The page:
217th Review Ernest K. Gann’s Flying Circus- Ernest Kellogg Gann
In 1935 Ernest K. Gann began barnstorming. Like so many other pilots in the early days of aviation, Gann’s passion for flying started with wood and canvass bi-planes. He would eventually become an airline pilot, flying many types of airplanes in different parts of the world.
Gann later became a successful writer of novels and non-fiction. He published over 24 books. His novels The High and the Mighty (1935), Islands in the Sky (1944) and Fate is the Hunter (1961) became very well received films. Fate is the Hunter is Gann’s memoir of flying as an airline pilot from the 1930s to the 1950s.
Ernest K. Gann’s Flying Circus is the epitome of enthusiasm for flying. Today, the book serves to assuage nostalgia for the early days of aviation. The book borrows part of its title from Eddie Rickenbacker’s 1919 WWI memoir, Fighting The Flying Circus. Rickenbacker was an American Ace, with 26 aerial victories. The Flying Circus was the German fighter wing (Jagdgeschwader 1) that was commanded by Manfred von Richthofen during WWI, the ace who was later nicknamed the “Red Baron.”
Ernest K. Gann was born on October 13, 1910 and died on December 19, 1991. Mr. Gann, the writer, is as knowledgeable and well-grounded in human events as any worldly man from his generations.
Gann writes about aviation the world over. In a chapter entitled “Saint-Exupéry’s Century,” the subject of the essay is the French writer and aviator, Antoine de Saint-Exupéry, best known for writing The Little Prince. The chapter explores the camaraderie between Saint-Exupéry and his good friend, and fellow pilot Jean Mermoz (1901-1936), in the early days of France’s Compagnie générale aéropostale airmail service.
Consider the following crisp and lyrical example of Gann’s writing as he describes the French pilots who belonged to the Vielles Tiges: “Habitués of the Club Vielles Tiges will discuss almost anything as long as it is aeronautically oriented, and the names they drop so casually are the stuff of French air legends and the principal well from which a certain poet-pilot known as Saint-Exupery drew forth his masterful tales.”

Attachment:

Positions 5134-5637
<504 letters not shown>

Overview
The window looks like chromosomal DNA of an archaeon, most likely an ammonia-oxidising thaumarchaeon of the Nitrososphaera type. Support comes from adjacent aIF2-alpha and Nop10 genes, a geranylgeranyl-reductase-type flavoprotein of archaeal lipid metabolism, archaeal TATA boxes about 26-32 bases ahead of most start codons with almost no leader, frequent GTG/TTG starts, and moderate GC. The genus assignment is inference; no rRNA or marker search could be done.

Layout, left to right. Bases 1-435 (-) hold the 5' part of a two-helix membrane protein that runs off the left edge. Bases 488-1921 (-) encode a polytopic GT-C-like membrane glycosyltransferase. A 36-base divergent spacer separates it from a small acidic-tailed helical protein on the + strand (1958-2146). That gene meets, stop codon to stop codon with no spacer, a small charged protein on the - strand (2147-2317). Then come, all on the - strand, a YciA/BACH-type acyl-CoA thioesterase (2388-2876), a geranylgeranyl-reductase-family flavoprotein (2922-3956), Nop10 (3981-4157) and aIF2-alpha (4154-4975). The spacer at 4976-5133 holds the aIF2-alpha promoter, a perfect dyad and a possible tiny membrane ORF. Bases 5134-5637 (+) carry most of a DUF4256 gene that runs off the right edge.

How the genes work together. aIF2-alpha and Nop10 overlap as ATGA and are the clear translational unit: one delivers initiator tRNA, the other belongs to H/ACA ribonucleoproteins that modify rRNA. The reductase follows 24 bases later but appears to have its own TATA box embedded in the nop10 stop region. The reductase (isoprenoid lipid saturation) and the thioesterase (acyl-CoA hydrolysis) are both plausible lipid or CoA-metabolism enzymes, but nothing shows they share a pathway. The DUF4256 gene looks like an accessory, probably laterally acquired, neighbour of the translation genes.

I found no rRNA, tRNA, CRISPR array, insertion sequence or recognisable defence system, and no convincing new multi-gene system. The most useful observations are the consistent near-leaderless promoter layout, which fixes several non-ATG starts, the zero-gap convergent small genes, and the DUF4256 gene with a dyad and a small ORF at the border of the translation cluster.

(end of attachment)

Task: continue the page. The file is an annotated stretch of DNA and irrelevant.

Gann’s stories of flying are graced with a sense of nostalgia, even in 1974, when this fantastic book was first published. Gann laces his writing with literary fervor. His writing is economical, for he goes straight for his objective, which is to relate tales of flying, friendship and the lure of the sky. Gann does not waste words.
The book’s preface sets the pathos for what is to come in subsequent chapters. Gann’s lyrical descriptions and sentiment make his tales about time, place and machines, lively, and always offering a noble perspective on human life. With a poetic pen, he describes the sensation of flight and man’s petty disputes: “Aloft, the earth is ancient and man is young, regardless of his numbers, for there, aloft, he may reaffirm his suspicions that he may not be so very much. This is the gateway to humility.” What pilot has not encountered these same emotions?
In “Notice to Airmen” Gann warns younger generations of flyers and his readers that, while there may be new advances in aviation, the world was not created today – as it were. The author describes the passage of time, culture and technology in the following manner – “There have been other days, much simpler, more immoderate and infinitely more joyful for those whose very life and love was flight.”
Gann describes the days when airports were few and polished runways were scarce. He informs the reader that control towers didn’t began to appear until the mid-1930s. Flying was mostly done through the seat-of-the-pants. He assures us that “Navigation was almost entirely avigation,” as most pilots didn’t even know about radio beams.
Gann ends the book with an appendix that he calls “Dossier on Principal Characters,” where he lists the specifications of all 23 airplanes that he writes about in the book. All of the airplanes are interesting, if not historically important. He cites that the Douglas DC-4 had a rare stall-speed characteristic: “Stall speeds were better (lower) with power off than with power on – loads being equal.” Equally interesting, the Boeing 377 Stratocruiser’s “pressurized cabin equals 5,500 feet at 25, 000 feet.”
Ernest Gann’s Flying Circus will excite aviation enthusiasts for as long as there are people interested in flying and aviation history. There is much to appreciate about this marvelous book. It is written by a master pilot who began flying in the heyday of commercial aviation; an aviator who witnessed tremendous developments in aviation, and one who is a well-rounded and gifted writer.